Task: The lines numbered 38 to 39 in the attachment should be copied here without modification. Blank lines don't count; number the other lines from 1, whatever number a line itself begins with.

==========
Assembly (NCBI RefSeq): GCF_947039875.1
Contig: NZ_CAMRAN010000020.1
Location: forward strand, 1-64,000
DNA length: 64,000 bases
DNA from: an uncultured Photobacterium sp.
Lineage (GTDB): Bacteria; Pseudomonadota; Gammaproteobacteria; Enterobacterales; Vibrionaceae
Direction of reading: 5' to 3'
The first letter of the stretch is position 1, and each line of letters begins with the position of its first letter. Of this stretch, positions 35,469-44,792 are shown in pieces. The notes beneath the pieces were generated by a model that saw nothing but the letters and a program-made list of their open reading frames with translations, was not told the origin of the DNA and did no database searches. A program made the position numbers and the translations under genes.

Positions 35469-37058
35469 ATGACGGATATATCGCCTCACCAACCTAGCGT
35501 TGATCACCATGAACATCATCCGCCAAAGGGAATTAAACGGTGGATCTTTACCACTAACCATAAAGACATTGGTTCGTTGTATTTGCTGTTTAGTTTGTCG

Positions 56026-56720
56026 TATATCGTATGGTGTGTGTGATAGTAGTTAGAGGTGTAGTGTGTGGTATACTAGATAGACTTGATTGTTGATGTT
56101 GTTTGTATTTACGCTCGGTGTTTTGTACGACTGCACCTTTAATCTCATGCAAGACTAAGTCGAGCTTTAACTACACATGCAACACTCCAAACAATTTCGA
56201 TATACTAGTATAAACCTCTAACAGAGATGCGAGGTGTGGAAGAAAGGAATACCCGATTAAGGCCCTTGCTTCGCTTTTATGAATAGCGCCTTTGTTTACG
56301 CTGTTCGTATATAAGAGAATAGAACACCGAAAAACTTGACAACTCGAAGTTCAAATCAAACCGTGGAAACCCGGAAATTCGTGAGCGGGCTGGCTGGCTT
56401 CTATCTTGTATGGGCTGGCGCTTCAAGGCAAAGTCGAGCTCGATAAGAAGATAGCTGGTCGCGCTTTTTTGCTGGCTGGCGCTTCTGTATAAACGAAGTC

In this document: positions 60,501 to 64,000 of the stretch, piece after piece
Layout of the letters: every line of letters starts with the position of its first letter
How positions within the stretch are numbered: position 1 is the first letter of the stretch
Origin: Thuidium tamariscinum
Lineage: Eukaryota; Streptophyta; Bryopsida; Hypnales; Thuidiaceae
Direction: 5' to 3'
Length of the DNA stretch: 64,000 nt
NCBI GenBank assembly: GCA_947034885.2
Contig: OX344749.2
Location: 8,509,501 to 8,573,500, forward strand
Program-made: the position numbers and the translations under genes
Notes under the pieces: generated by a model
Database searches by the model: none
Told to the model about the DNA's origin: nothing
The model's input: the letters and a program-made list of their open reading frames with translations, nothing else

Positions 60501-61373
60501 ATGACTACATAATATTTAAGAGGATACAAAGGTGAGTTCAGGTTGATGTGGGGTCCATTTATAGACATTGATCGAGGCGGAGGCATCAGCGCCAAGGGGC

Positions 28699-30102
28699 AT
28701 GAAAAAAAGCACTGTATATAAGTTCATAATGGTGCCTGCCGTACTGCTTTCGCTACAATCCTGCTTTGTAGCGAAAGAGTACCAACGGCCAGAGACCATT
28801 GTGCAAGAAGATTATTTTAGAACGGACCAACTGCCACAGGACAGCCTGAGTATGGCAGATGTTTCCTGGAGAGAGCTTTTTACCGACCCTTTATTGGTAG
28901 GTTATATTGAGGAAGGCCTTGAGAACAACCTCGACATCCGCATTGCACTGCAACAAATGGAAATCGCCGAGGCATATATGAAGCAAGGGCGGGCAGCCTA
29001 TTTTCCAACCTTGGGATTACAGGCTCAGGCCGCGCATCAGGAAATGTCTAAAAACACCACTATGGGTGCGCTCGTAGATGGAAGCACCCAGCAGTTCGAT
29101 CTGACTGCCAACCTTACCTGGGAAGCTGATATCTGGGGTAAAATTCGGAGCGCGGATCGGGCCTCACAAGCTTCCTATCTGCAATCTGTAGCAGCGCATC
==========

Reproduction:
28801 GTGCAAGAAGATTATTTTAGAACGGACCAACTGCCACAGGACAGCCTGAGTATGGCAGATGTTTCCTGGAGAGAGCTTTTTACCGACCCTTTATTGGTAG
28901 GTTATATTGAGGAAGGCCTTGAGAACAACCTCGACATCCGCATTGCACTGCAACAAATGGAAATCGCCGAGGCATATATGAAGCAAGGGCGGGCAGCCTA